Transkei
defence force in a changing South Africa", Journal of Contemporary African Studies, 11 (2): 255–269, doi:10.1080/02589009208729541  ^ Burns, John F. (11 April 1978), " Transkei
Transkei
Breaks Diplomatic Tie, Its Only One, With South Africans", New York Times  ^ South African Democracy Education Trust, ed. (2006), The Road to Democracy in South Africa: 1970-1980, Pretoria: Unisa Press, p. 778, ISBN 1-86888-406-6  ^ Elections in Apartheid-Era Black Homelands "Bantustans"  ^ "Leader Of Tribe Seizes S. African Rebel`s Body". Chicago Tribune. 21 April 1986. Retrieved 9 June 2014.  ^ Mgaqelwa, Abongile (2013-08-08). "Matanzima dies after hijack". Daily Dispatch. Archived from the original on 2013-08-08. Retrieved 2013-08-31.  ^ "Chief George Mzimvubu Mathanzima, former Prime Minister
Prime Minister
of Transkei, dies". South Africa
South Africa
History Online. 2000-11-10. Retrieved 2013-08-31.  ^ " Stella Sigcau dead at 69". Mail&Guardian. 2006-05-08. Retrieved 2007-12-14.  ^ "General Bantubonke Harrington "Bantu" Holomisa (profile)", Who's Who in Southern Africa, 24.com, archived from the original on 17 November 2007, retrieved 12 July 2009  ^ "Black Homeland reports uprising", New York Times, 23 November 1990  ^ Truth Body hears startling new claims on Transkei
Transkei
coup attempt, South African Press Association, 19 June 1996  ^ Constitution of the Republic of Transkei, Chapter 5, (4) (PDF)  ^ Constitution of the Republic of Transkei, Schedule 1 (PDF)  ^ Constitution of the Republic of Transkei, Chapter 8, 57-59 (PDF)  ^ "Republic of Transkei
Transkei
Constitution Act, Chapter 3.13" (PDF).  ^ a b "Atlas of Transkei
Transkei
—a cartographical project in a developing country", GeoJournal, 6 (6), 1982  ^ "Transkei", South African History Online, retrieved 2009-07-10  ^ Constitution of the Republic of Transkei, Chapter 3, 16 (PDF)  ^ Neither South Africa
South Africa
nor Lesotho
Lesotho
release official statistics on the number of speakers. Its status as a language in its own right is disputed. Ethnologue lists Phuti as a dialect of Sotho, and research on the language is scarce. ^ South African Encyclopaedia, Johannesburg: Naspers, 1972  ^ South Africa
South Africa
Homeland Militaries, May 1996  ^ Former Black Homelands (Bantustans)  ^ Peled, Alon (1998), A Question of Loyalty: Military Manpower Policy in Multiethnic States, Cornell Studies in Security Affairs, Ithaca: Cornell University Press, pp. 50f, ISBN 0-8014-3239-1  ^ Beit-Hallahmi, Benjamin (1988), The Israeli Connection: Whom Israel Arms and Why, London: Tauris, p. 141, ISBN 1-85043-069-1  ^ " Transkei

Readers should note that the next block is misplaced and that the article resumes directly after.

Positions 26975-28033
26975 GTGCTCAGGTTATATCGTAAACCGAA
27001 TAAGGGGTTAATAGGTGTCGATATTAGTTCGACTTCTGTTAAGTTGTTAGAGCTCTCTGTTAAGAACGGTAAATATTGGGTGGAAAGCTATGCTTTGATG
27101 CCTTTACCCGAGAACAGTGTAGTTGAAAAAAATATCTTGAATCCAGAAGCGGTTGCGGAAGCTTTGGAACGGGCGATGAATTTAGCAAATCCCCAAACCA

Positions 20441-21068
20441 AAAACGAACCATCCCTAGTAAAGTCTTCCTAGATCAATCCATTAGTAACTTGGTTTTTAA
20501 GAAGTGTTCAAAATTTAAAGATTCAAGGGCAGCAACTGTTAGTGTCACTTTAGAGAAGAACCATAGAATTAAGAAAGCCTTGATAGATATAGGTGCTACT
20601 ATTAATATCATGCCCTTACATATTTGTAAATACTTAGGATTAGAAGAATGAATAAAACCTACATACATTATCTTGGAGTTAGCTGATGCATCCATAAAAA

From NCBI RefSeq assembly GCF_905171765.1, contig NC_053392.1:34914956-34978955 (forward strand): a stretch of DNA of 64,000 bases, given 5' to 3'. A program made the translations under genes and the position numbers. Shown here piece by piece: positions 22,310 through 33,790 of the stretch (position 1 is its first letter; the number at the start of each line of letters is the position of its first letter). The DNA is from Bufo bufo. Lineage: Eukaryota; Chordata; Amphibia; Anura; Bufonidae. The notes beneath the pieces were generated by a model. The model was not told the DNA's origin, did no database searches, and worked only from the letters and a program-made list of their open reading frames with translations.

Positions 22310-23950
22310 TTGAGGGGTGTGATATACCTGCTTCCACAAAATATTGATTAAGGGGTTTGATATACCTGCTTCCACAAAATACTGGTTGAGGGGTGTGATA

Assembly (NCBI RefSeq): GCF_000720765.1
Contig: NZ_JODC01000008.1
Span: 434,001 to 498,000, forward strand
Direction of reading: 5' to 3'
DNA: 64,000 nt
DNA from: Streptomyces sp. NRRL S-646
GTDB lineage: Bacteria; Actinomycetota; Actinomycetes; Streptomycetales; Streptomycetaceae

Transkei
will import troops, arms", The Age, 17 April 1978  ^ Policing Agencies: 1994, Prior to Amalgamation: South Africa, South African Police Service 

v t e

Apartheid
Apartheid
Bantustans in South Africa
South Africa
and South West Africa

South Africa

Nominal independence

Bophuthatswana Ciskei Transkei Venda

Self-governance

Gazankulu KaNgwane KwaNdebele KwaZulu Lebowa QwaQwa

South West Africa

Self-governance

East Caprivi Hereroland Kavangoland Ovamboland

No self-governance

Bushmanland Damaraland Kaokoland Namaland Rehoboth Tswanaland

Leaders and Administrators

After Nominal Independence

Bophuthatswana
Bophuthatswana

Head of State:

Lucas Mangope (1968–94) Rocky Malebane-Metsing (Feb 1988)

Administrator:

Tjaart Van der Walt and Job Mokgoro (Mar–Apr 1994)

Bushmanland

No central government established

Ciskei
Ciskei

Head of State:

Lennox Sebe (1981–90) Oupa Gqozo (1990–94)

Administrator:

Pieter van Rensburg Goosen and Bongani Blessing Finca (Mar–Apr 1994)

Damaraland
Damaraland

Head of State:

Justus ǁGaroëb
Justus ǁGaroëb
(1980–89)

Kaokoland
Kaokoland

No central government established

Namaland
Namaland

Head of State:

Cornelius Cloete (1980–85) Daniel Luipert (1985–89)

Rehoboth

Head of State:

Johannes "Hans" Diergaardt (1979–89)

Transkei
Transkei

Head of State: